I need to find someone to design book covers for some books I’m working on. I stumbled across the website 99Designs, which offers cover design contests, charging as much as $800 for top lever designers.

Does anyone have any comments on 99Designs? Do you think this is the way to go?

My books include a couple series (state symbols and conspiracy), so it would be nice to find some sort of a consistent look across each series.

Thanks for any tips.

No, no, no, no, no! Don’t use contest sites!

Professional graphic designers don’t do work on the off chance they’ll get paid by winning a contest. We have bills to pay. What you’ll get on the contest sites are people overseas working in sweatshops, amateurs, high school kids, and people trying to make pocket change by ripping off other people’s work.

Instead, if you don’t know any designers you feel comfortable using, put your project on Upwork. Upwork is a freelancing site that enables you to post your work, then get bids from interested designers. You can look through the portfolios of those interested, then negotiate with the one you think will do the best job.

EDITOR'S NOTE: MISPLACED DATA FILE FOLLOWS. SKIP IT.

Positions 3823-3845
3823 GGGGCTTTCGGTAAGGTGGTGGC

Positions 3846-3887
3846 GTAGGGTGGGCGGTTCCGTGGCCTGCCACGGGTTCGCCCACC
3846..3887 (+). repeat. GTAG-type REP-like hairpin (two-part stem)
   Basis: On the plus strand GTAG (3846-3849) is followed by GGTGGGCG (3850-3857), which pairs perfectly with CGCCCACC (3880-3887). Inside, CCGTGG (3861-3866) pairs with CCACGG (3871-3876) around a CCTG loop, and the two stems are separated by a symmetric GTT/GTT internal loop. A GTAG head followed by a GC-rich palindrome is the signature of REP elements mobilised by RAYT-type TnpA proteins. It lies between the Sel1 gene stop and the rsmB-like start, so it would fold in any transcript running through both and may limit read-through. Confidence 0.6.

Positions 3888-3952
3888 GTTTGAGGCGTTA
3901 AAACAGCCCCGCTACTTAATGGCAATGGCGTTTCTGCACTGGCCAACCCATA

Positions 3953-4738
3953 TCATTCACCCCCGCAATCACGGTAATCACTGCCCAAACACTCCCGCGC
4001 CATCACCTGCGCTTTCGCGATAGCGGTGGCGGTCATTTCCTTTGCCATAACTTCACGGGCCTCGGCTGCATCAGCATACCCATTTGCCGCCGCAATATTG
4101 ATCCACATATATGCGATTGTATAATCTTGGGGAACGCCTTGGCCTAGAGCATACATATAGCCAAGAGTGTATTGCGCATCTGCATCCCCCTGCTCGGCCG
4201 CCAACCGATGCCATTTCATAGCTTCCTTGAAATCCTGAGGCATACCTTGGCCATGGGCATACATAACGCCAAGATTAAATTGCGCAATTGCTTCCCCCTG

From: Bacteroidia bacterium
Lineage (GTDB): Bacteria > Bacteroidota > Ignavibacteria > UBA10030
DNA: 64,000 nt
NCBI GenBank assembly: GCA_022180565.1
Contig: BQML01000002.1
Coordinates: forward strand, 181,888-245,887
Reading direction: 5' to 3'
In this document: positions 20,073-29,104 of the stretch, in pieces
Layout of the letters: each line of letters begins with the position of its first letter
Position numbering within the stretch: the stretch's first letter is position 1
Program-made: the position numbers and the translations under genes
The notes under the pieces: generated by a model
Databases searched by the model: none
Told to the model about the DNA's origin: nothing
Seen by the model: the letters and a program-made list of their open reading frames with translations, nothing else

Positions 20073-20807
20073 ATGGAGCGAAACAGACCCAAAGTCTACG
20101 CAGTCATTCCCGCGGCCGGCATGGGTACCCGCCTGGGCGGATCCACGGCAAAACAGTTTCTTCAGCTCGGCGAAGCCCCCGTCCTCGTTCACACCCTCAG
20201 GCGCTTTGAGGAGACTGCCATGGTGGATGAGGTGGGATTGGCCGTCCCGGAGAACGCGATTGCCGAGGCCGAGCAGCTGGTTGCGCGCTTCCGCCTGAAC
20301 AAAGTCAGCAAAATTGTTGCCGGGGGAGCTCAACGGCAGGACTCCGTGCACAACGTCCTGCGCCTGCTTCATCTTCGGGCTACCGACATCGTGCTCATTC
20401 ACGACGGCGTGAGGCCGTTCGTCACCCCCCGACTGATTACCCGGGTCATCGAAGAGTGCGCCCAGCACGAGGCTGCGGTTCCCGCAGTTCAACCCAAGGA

Thanks, I’ll take your advice.

On a weird note, your avatar looks SO similar to an image I’m using one of my book covers - a book about conspiracy, no less. I’m not accusing you of conspiracy, however. :wink:


How many book covers do you have to create?

I’d rather help you out than see you go down the wrong path.

Seems like you’ve had a bad experience with designers.

I’d like to turn that experience on it’s head.

I mean - the person is a graphic design forum and the first thing we do is push them to another platform - when there’s supposedly at least a two dozen seasoned designers replying here each day.

I get that nobody wants to work for free - and I’m not suggesting that.

And on that note - can we change the thread title to remove the crowdsourcing name?

I also appreciate and celebrate everything @Just-B said too.

We change the name of 5r to say zombo.com, which is something of an inside joke that likely baffles everyone else. I just changed the settings to change the name of the 99 thing to (contest site automatically removed). But it only works retroactively.

I could manually change any references to 99 whatever. But this forum ranks pretty high in the search engines, and I sort of like the idea of people searching for those places and ending up here where they are warned by working designers to stay away from them and to ignore their slick marketing.

I’m seeing pros and cons. What does everyone else think?